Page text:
Thursday 18 September 2008


Fashion Week. You'd think it was bloomin' Holy Week-it's talked of in similarly reverent tones. You ask someone (anyone) if they can make a meeting or answer a simple question and they look at you like you're a heretic and say indignantly "but it's fashion week" as if I've just asked them to work Christmas Day. But, of course, fashion week is 'work' and therefore, in these uber-capitalist, god-is-mammon times, even more sacrosanct. Work -or what passes for it in my business-is the Supreme Being.

And of course, when one person suffers from a delusion, it's called insanity. When many people suffer from the same delusion, it's called religion. And, this religion is fashion: there's High Church-couture and designer - and Low Church -high street- and the evangelicals, who are usually devotees of Primark rather than Prada and get all happy-clappy about bagged bargains and luxe-for-less sample sales.

And it's a religion with its own festivals: namely fashion week. I can see that this is hardly an original concept: after all, Vogue's been called the fashion bible since it was first published (which kind of begs the question: what's Bazaar? The Apocrypha? The Dead Sea Scrolls?)

Anyway, I've got myself sidetracked-where was I? Ah yes. If fashion is a god, then I'm feeling peculiarly agnostic. I'm Scrooge shouting 'bah humbug' to fashion Christmas as the Mercs line up outside the office to ferry acolytes to ceremonies, or editors to shows. And how anyone can get excited about what we'll all be wearing (or what we'll be told we'll be wearing) next Spring/Summer has always seemed to me faintly ridiculous. I'm only just walking up to the idea that a lot of eye-makeup and a tough black cuff might be all it takes to get me through this season's Rock Gothic trend(though as always, totally over-excited to be able to give up fake tanning my legs and get back into black opaques).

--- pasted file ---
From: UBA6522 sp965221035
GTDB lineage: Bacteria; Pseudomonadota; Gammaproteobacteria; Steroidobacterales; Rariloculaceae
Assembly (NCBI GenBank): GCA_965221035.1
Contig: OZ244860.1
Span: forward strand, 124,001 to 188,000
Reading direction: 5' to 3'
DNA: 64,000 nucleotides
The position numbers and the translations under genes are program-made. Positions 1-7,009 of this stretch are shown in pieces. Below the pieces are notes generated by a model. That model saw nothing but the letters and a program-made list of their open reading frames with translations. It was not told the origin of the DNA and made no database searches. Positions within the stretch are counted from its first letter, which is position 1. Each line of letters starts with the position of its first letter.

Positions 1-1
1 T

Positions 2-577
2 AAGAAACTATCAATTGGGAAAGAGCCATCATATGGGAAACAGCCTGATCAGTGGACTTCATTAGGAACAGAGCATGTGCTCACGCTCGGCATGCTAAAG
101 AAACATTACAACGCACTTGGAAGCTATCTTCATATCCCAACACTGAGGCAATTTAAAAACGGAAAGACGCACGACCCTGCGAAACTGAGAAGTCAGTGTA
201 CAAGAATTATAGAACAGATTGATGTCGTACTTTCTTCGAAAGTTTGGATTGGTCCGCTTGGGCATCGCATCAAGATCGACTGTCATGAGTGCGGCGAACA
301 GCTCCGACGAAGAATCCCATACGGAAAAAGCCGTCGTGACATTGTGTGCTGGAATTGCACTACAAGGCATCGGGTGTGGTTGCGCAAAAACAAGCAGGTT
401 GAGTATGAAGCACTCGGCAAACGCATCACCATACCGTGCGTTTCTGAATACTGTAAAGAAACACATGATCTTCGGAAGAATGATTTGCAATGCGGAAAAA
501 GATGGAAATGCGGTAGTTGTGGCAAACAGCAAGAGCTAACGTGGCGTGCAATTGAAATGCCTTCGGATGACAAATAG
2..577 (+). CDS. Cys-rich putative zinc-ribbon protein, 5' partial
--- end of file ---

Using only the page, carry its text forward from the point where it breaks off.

That's not to say that the Shows aren't a beautiful pageant, but it is the apotheosis of the superficial. And also rather odd (I'm not even going to step into the quagmire of the seating hierarchy-this really isn't something to shed tears over, but they do, every season without fail. The General Synod is has far fewer internecine traumas than the fashion pack). And also horribly groundhog day: trends, like history, repeat themselves: the first time as tragedy, the second time as farce (well, fashion is rather extreme). Next year we'll all be wearing navy peg top trousers, continuing this season's ankle skimming look and guaranteed to make everyone who isn't 15 and Duchess of Windsor thin look like a dumpy middle aged maths teacher from Wolverhampton. This is the very peculiar contradiction at the heart of my industry: looking au courant has very little to do with looking good.

Anyway: what about the ritual of the Show? Obviously, you've first to practise your fashion face-this is much like a poker face, but rather more bored, dismissive and disdainful. The etiquette as a member of the fashion congregation is to maintain this face at all times: one must never look entertained, interested or even bemused. Catwalk models are particularly good at this, though the boredom part of it probably comes easy: being shoved in and out of clothes can hardly be a fascinating enterprise. It possibly helps with the wearing of the clothes: catwalk samples rarely make it onto the rails, being not only tiny but also what's called in the business 'directional', which loosely translates as unwearable by anyone sane. My particular favourite this week was a succession of dresses which all made the wearer look like they'd lost an embittered struggle with a metal zip, and had just decided to wear it anyway, half on, half off.

And of course, the debate that never tires of itself during Fashion Week is the extreme thinness of the models - true, they're all skeletal teenagers with the appalling posture of a scoliosis sufferer, but this has nothing to do with the pressure to conform to a rigid stereotype of 21st century female beauty.

The reason they don't eat is much more obvious than that: They're merely fasting to get closer to God.

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